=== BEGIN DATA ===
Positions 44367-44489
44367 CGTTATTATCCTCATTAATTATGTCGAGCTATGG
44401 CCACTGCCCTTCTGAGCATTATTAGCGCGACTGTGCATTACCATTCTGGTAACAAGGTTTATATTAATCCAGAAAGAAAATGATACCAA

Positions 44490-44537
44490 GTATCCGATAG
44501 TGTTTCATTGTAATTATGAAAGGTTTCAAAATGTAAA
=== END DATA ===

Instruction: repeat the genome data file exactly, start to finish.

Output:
Positions 44367-44489
44367 CGTTATTATCCTCATTAATTATGTCGAGCTATGG
44401 CCACTGCCCTTCTGAGCATTATTAGCGCGACTGTGCATTACCATTCTGGTAACAAGGTTTATATTAATCCAGAAAGAAAATGATACCAA

Positions 44490-44537
44490 GTATCCGATAG
44501 TGTTTCATTGTAATTATGAAAGGTTTCAAAATGTAAA